Home page

Global notice COVID-19 Important notice
Alexander Calder (1898-1976)
PROPERTY FROM A PRIVATE CONNECTICUT COLLECTION
Alexander Calder (1898-1976)

The Flame

Details
Alexander Calder (1898-1976)
The Flame
signed with initials and dated 'CA 67' (on the largest element)
hanging mobile--painted sheet metal and wire
37 x 60 in. (94 x 152.4 cm.)
Executed in 1967.
Provenance
Perls Galleries, New York
Acquired from the above by the present owner, 1968

Lot Essay

This work is registered in the archives of the Calder Foundation, New York, under application number A07435.

A fern-like succession of black metal fins suspended from the ceiling, each gently swaying in counterbalance with next, Alexander Calder's 1967 mobile The Flame, consists of a spine-like arrangement of form, two round black elements and a single shaped flash of red, the flame of the title. The Flame stretches five feet across, a significant expanse which echoes the sense of the huge scale on which Calder was working during this period of his career when he was often travelling in order to carry out important public commissions. During the 1960s, he primarily focussed on those larger projects, leaving him less time to create smaller-scale sculptures such as The Flame, which made such works a rare release for the artist: here, he could work on an intimate scale with materials which he himself shaped, rather than creating the larger maquettes from which his monumental sculptures were produced.

Calder's mobiles were revolutionary and influential: they incorporated movement; their emphatic materiality contrasted with their ethereal and ephemeral appearance, especially in the case of those that hang down from ceilings. Rather then being perched on the traditional pedestal, works such as The Flame appear suspended above us, permanently articulating flights of metal fancy. As Michel Ragon wrote, a few years before The Flame was created: "A Calder is a sort of chandelier, which like all chandeliers hangs from the ceiling, but which, in contrast to other chandeliers, is not used as a light fixture, but as a perch on which to rest our dreams" (M. Ragon, quoted in J. Baal-Teshuva, Alexander Calder 1898-1976, Cologne, 2002, p. 24).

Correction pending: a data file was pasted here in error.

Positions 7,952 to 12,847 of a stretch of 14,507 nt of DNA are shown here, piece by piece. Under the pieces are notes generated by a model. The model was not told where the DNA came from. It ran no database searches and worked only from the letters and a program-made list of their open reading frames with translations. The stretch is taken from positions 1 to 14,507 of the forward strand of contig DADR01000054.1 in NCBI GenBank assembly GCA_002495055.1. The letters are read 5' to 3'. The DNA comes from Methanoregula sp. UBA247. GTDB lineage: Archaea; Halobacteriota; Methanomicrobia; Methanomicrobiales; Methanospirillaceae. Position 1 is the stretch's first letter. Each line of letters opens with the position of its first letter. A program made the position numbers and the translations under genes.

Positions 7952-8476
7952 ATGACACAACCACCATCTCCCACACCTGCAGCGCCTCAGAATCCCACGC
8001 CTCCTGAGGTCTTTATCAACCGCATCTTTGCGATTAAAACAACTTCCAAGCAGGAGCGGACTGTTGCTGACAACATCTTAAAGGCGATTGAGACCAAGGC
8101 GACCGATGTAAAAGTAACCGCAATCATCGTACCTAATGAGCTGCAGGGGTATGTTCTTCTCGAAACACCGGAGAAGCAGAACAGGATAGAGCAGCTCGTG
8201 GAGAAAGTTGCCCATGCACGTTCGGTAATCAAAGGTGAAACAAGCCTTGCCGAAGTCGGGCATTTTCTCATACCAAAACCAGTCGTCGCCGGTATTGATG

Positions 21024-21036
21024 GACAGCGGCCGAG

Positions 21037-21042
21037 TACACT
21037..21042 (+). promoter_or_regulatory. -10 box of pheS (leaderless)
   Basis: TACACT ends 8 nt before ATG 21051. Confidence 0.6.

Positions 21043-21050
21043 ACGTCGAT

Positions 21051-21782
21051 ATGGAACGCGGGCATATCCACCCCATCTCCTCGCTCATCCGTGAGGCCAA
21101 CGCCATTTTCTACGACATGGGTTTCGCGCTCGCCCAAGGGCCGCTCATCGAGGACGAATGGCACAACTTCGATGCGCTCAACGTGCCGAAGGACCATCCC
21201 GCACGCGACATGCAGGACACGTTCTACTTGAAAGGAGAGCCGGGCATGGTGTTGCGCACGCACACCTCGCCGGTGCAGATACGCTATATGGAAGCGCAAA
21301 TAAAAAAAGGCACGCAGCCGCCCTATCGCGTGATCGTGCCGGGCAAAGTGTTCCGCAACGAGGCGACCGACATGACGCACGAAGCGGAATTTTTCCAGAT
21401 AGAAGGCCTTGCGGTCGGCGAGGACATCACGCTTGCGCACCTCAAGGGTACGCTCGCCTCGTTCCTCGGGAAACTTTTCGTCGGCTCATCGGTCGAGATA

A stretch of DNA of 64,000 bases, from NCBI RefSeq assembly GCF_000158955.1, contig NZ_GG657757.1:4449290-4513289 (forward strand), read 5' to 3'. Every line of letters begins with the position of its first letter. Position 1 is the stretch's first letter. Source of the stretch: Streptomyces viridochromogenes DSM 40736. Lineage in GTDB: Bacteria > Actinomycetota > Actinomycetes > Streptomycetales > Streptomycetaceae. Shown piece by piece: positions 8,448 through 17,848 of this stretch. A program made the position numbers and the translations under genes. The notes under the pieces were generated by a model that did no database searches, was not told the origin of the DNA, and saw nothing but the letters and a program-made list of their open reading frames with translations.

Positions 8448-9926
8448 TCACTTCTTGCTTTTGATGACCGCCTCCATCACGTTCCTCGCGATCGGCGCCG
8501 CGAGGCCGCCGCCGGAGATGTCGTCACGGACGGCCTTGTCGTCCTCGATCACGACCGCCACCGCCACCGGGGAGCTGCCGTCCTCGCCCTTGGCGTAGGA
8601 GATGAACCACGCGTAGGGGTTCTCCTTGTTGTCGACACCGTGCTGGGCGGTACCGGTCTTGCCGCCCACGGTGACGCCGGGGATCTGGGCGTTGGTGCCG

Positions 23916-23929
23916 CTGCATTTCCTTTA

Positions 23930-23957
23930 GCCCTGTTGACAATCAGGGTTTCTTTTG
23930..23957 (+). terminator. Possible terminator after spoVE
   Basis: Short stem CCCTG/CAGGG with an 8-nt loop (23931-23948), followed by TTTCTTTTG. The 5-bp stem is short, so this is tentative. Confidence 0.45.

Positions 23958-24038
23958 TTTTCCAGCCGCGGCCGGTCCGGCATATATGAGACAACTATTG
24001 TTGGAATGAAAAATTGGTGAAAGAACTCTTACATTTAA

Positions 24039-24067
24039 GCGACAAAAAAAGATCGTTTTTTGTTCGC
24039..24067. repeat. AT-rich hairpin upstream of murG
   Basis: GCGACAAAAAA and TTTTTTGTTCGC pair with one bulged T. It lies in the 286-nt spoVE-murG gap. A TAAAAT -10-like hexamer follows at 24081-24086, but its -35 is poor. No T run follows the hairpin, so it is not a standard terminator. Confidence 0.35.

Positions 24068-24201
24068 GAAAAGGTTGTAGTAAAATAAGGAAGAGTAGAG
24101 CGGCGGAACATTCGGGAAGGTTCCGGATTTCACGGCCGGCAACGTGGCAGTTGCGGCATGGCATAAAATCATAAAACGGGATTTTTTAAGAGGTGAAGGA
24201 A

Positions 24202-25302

That idea of the chandelier appears to have been taken up all the more literally in The Flame, with its burst of red, shaped in order to evoke a fire. The flame in this work is a rare, explicitly figurative element within a largely abstract composition. Calder often explained that his works took their inspiration from the movements of the planets, stars, and nebulae, with his mobiles resembling astrolabes and orreries charting unknown and impossible constellations of the mind; however, in The Flame, he has appended this bold beacon, which adds a dynamic flair to the motion of the mobile itself. Crucially, this use of red intensifies the impact of the mobile in general. Calder often maintained a deliberately and elegantly limited palette in order to heighten the tension between the colours: "I have chiefly limited myself to the use of black and white as being the most disparate colors. Red is the color most opposed to these, and then, finally, the other primaries" (A. Calder, quoted in J. Lipman, Calder's Universe, London, 1977, p. 33). In fact, in his mobiles, he often used black and red, perhaps intending to increase the contrast between his almost floating sculptures and the primarily white ceilings from which they hung.

More from Post-War Contemporary Evening Sale

View All
View All